Russia-Ukraine conflict is driving up wheat prices: this could fuel instability in Sudan
Russia’s invasion of Ukraine has disrupted agricultural production and trade from one of the world’s major food exporting regions. The war threatens to drive rising food prices still higher and create scarcity, especially for regions most dependent on wheat and other exports from Russia and Ukraine.
Particularly affected is the Middle East and North Africa region. These Arab countries consume the highest wheat per capita, about 128 kg of wheat per capita, which is twice the world average. More than half of this comes from Russia and Ukraine.
Sudan, which is part of the Middle East and North Africa region, faces a uniquely difficult set of circumstances as these disruptions loom. As with other countries in the region, wheat is a key food item. It’s second only to sorghum as a source of calories, accounting for a fifth of the total calories consumed daily. Demand for wheat has grown rapidly in the last 15 to 20 years driven mainly by population growth and changing consumer preferences for bread and other wheat products.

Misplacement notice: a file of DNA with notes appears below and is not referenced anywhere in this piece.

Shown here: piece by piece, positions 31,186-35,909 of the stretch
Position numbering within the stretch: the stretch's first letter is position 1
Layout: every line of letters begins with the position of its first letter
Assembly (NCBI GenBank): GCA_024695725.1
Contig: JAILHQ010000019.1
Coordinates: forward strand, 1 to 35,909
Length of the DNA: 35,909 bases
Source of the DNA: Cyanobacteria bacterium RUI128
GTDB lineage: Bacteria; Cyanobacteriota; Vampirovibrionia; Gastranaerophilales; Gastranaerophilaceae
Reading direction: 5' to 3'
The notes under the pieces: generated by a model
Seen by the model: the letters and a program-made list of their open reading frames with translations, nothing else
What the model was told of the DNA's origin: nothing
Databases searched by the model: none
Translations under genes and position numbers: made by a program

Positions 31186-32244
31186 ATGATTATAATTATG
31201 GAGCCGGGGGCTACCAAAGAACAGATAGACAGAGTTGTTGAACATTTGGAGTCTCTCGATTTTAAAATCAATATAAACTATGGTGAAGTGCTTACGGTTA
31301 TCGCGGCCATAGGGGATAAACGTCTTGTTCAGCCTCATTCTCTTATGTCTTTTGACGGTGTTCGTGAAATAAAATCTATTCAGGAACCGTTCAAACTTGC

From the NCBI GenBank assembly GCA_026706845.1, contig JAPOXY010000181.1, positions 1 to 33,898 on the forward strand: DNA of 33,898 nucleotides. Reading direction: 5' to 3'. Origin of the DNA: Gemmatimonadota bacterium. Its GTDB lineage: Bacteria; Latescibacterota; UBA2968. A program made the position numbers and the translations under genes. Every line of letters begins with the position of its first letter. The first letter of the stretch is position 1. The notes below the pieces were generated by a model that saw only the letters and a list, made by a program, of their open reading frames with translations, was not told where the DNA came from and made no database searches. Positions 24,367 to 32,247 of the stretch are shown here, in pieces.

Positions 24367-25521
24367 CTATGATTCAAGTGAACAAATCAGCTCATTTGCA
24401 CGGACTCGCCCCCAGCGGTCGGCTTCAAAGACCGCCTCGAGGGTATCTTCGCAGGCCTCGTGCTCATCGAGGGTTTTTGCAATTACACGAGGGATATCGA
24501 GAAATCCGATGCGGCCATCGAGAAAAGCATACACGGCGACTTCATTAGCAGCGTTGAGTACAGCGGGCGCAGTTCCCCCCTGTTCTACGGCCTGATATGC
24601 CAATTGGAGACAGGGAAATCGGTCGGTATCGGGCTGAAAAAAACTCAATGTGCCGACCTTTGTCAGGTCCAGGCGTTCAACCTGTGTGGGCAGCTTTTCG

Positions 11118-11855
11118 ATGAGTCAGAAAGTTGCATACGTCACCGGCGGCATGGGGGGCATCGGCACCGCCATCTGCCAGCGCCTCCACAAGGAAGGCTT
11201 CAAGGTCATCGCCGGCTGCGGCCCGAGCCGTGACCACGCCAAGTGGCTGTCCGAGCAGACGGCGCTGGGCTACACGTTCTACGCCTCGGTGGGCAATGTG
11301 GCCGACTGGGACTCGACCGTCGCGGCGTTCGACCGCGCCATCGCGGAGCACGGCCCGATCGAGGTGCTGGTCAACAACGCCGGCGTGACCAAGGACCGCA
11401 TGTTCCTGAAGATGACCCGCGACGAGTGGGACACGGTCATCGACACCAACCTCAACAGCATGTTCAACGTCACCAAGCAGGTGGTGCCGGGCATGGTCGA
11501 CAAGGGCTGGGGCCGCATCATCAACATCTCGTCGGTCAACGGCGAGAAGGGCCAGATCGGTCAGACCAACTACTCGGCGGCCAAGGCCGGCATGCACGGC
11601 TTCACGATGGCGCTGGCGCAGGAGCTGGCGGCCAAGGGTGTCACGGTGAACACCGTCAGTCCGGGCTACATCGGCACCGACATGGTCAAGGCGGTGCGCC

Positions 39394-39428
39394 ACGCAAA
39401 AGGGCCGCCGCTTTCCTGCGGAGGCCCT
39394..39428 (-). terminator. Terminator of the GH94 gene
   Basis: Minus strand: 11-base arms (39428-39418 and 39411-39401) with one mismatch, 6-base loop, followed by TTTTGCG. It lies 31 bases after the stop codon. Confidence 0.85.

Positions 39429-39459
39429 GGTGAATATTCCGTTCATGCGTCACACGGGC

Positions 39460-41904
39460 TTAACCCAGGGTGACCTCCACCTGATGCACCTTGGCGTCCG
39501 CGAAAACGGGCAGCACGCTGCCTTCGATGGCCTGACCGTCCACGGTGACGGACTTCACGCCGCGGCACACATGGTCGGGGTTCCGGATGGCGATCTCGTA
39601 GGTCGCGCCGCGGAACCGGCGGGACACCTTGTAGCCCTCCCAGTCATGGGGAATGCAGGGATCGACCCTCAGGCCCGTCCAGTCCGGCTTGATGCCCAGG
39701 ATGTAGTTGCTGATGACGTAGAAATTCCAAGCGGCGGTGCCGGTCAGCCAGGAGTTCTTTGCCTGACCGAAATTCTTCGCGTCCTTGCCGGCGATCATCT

However, only about 15% of the wheat consumed is grown in Sudan, and this share could shrink due to rising fertiliser and energy prices. The majority of imported wheat in Sudan is sourced from Russia and Ukraine, which together accounted for 59% of imports in 2020.